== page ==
The tried and tested manual inspection is still at the heart of transmission and distribution inspections, but new technologies have advanced technicians’ capabilities, safety, and time effectiveness.
Manual inspections describe a physical visit to sites and visually inspecting the overall condition of a tower’s structure, antenna, and other components. The goal is to identify any signs of wear, structural concerns, corrosion, or degrading performance.
Now, autonomous drones and thermal imaging cameras are aided by inspections to streamline several critical aspects of this vital process. Additionally, being able to review drone footage later minimizes the time an inspector needs to spend at each individual tower.
Thermal imaging is used in these inspections to identify hot spots in the electronic equipment. Unexpected hotspots can indicate overuse, inefficient cooling, or possible failures.
Identifying these issues before they escalate can prevent downtime and damage to costly components. Instead, your teams can schedule preventative maintenance to correct these problems ahead of any incidents.
Corrosion occurs over a long period and can culminate in severe structural issues. Even though transmission and distribution inspections are more concerned with overall functionality, they should still include identifying any corrosion.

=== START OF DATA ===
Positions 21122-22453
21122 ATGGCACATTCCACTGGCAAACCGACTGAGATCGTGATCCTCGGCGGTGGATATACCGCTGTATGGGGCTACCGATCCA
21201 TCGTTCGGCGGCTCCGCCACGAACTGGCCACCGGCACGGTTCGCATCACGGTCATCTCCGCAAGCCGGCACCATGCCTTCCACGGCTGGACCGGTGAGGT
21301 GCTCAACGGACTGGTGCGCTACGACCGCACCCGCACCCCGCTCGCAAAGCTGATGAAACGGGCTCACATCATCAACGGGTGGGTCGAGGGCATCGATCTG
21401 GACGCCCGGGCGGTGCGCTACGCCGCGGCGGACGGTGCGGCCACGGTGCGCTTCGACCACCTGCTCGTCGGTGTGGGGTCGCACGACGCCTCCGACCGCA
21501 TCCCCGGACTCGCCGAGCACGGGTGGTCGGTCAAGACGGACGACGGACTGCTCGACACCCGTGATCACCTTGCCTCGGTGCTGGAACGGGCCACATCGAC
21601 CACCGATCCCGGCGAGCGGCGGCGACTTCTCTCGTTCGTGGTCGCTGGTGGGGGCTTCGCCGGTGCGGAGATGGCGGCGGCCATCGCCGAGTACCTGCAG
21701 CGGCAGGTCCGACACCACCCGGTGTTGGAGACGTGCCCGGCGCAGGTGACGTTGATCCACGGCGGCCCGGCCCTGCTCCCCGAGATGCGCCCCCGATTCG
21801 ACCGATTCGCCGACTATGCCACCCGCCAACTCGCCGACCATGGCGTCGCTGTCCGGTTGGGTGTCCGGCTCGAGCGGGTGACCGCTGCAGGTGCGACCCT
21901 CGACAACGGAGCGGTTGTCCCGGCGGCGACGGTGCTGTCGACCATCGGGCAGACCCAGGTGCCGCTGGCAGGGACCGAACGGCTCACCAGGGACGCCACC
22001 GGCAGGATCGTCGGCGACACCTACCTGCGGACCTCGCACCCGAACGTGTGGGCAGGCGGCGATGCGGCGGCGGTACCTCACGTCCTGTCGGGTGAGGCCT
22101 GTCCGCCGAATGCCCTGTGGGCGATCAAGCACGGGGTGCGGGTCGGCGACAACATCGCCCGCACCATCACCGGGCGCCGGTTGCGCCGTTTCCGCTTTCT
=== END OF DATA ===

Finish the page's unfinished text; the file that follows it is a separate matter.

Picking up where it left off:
Unidentified corrosion reduces the structure integrity of specific areas of the tower. If left unchecked, it causes these areas to lose strength and possibly result in a collapse. Frequent corrosion inspections are especially crucial for any towers located near the ocean or other bodies of water.
Predictive Maintenance Technologies
While not technically a way to visibly inspect towers, it’s worth mentioning that new technologies powered by AI and Big Data are capable of generating more accurate maintenance estimates.
Depending on the solution, you may be able to provide data gathered by any of the above inspection methods and receive insightful guidance for when maintenance should be conducted. The goal of these programs is to correct any possible issues before they affect uptime or operations.